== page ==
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Sunday,August 09,2020 11:46 AM

250,000 bulbs rot in city stores

By Vision Reporter

Added 11th October 2010 03:00 AM

OVER 250,000 energy-saving bulbs imported by the Government three years ago for free distribution are due to expire in stores as load-shedding intensifies.

OVER 250,000 energy-saving bulbs imported by the Government three years ago for free distribution are due to expire in stores as load-shedding intensifies.

By Ibrahim Kasita

OVER 250,000 energy-saving bulbs imported by the Government three years ago for free distribution are due to expire in stores as load-shedding intensifies.

The bulbs worth sh1.25b were part of the 800,000 acquired in 2007 under a $1.2m (sh2.7b) World Bank-financed power sector development programme.

However, only 550,000 of the German-made Osram bulbs were given out to electricity consumers in Kampala, Wakiso, Mukono and Entebbe.

The remaining 250,000 bulbs, which were supposed to be distributed in upcountry centres, still lie at the Uganda Electricity Distribution Company (UEDCL) stores in Lugogo, sources said. Energy experts say the bulbs have a shelf life of three years. This means they will expire this year.

An energy ministry official confirmed that the bulbs were yet to be distributed.

“It is true that the bulbs are still in the power distributor’s stores,” said James Banaabe, the ministry’s assistant commissioner for energy.

“We have been working with Umeme and the (distribution) matter was tentatively handed over to them. They should be able to explain why they have not done so,” added Banaabe.

Umeme spokesperson Charlotte Kemigyisha said they support the use of energy-saving bulbs since they bring down the consumer’s monthly bills, and the load on the grid. “We are willing to help the Government in the distribution of these bulbs, as and when they are released to us. We have so far received 20,000 units, which we started distributing in Mbarara in August,” Kemigyisha said.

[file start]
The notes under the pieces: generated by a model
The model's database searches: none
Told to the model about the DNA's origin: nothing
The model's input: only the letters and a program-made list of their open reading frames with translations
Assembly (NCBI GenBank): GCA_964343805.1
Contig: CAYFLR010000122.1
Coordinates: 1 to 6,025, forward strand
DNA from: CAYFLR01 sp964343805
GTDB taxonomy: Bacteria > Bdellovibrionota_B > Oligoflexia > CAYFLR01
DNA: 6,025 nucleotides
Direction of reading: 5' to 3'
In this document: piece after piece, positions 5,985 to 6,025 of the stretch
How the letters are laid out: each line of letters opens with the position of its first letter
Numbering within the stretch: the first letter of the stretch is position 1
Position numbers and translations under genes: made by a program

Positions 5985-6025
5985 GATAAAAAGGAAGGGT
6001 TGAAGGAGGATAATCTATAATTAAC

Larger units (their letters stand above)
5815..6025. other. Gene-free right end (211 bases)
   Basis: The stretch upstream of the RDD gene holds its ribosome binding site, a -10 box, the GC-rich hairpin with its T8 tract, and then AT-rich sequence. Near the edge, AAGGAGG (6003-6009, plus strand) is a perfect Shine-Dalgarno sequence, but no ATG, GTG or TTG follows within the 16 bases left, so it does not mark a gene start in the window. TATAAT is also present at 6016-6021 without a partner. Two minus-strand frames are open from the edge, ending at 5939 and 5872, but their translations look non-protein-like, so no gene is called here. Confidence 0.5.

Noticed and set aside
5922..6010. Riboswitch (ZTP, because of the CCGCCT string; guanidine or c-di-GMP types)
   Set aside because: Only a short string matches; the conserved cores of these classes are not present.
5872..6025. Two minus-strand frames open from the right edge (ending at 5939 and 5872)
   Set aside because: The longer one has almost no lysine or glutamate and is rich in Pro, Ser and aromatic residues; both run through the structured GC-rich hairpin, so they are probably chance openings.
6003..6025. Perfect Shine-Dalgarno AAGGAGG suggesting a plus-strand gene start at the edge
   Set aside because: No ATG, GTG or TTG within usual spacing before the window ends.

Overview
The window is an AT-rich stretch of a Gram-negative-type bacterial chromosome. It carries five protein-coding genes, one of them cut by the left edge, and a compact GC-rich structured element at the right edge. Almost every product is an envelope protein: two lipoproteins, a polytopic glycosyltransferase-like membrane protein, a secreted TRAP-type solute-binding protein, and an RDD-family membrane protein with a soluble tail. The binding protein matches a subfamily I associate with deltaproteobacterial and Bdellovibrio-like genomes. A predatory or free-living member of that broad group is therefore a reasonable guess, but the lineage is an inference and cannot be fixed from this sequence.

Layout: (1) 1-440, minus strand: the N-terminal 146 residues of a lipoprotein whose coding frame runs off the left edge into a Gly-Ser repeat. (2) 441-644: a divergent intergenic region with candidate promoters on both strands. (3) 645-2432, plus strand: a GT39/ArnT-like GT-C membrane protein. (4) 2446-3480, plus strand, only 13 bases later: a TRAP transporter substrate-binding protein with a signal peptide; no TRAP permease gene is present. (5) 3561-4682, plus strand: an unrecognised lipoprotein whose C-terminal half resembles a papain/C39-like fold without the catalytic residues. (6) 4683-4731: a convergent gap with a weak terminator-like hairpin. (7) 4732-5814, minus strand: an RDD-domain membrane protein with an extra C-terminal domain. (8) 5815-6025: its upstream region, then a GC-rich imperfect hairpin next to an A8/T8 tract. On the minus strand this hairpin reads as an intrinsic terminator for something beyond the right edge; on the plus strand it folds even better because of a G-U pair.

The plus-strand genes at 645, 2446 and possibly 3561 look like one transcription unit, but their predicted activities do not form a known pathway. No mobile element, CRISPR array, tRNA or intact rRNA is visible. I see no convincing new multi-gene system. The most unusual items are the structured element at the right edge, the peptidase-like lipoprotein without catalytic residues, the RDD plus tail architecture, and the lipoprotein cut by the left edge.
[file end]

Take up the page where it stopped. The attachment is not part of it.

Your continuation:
However, another company official disclosed that although discussions were held with the energy ministry, the bulbs were never officially handed over to Umeme nor logistical support provided for their distribution.

“Even the stores where the bulbs are kept belong to UEDCL (the asset holding company) and not Umeme. We do not have even the keys to the stores,” said the source.

Speaking on condition of anonymity, the source said the 20,000 bulbs released for distribution in Mbarara were to mark the energy efficiency week.

The official said the distribution process has been hampered by the distribution mechanism that necessitates customers coming to Umeme offices due to the detailed data needed on the beneficiaries for accountability purposes.

In Kampala, Wakiso, Mukono and Entebbe, Yellow Pages, a local courier firm was contracted to distribute the bulbs. Each household got three energy savers in exchange for ordinary bulbs.

The exercise, which started in January 2007, ended in April, 2007 with 550,000 energy saving bulbs distributed. The project should have spread to major up-country urban centres but stalled for unclear reasons.

World Bank, the project financiers, said their role was simply to facilitate the procurement process and not the distribution of the bulbs.

“We provided the funds and ensured that the procurement process was transparent. The issue of distribution is not with us and we are not involved anywhere,” explained Steven Shalita, the World Bank’s communication manager in Kampala.

Shalita disclosed that any remaining bulbs were supposed to be sold to the private sector at subsidised rate “as a way to prime the market for sustainable purposes.”

The decision to give free energy saving bulbs to power users came at the height of load-shedding in 2007.

It was meant to cut down power wastage, resulting from the high-wattage ordinary bulbs. The project was expected to save between 45 – 50 megawatts of electricity and indeed managed to save 30MW, energy sources said.

“These bulbs are very critical in this time of load-shedding,” said an Umeme employee.

“At least, they should be put into the market if the logistics to distribute them are not there,” added the source.

To promote the use of energy-saving bulbs, the Government scrapped the 25% import duty and the 18% Value Added Tax, thus reducing their cost by nearly half.

However, the bulbs still cost five – 10 times more than the high power-consuming ordinary bulbs. The genuine energy-saving bulbs go for between sh5,000 and sh10,000 as opposed to the ordinary bulbs which cost sh1,000.

The bulbs were procured through Dembe Enterprises, a local company owned by Kampala tycoon Karim Hirji.

The need to conserve electricity has become more critical than ever as fuel shortage has affected thermal power generation, which has been supplementing the hydro power plant in Jinja.


250,000 bulbs rot in city stores

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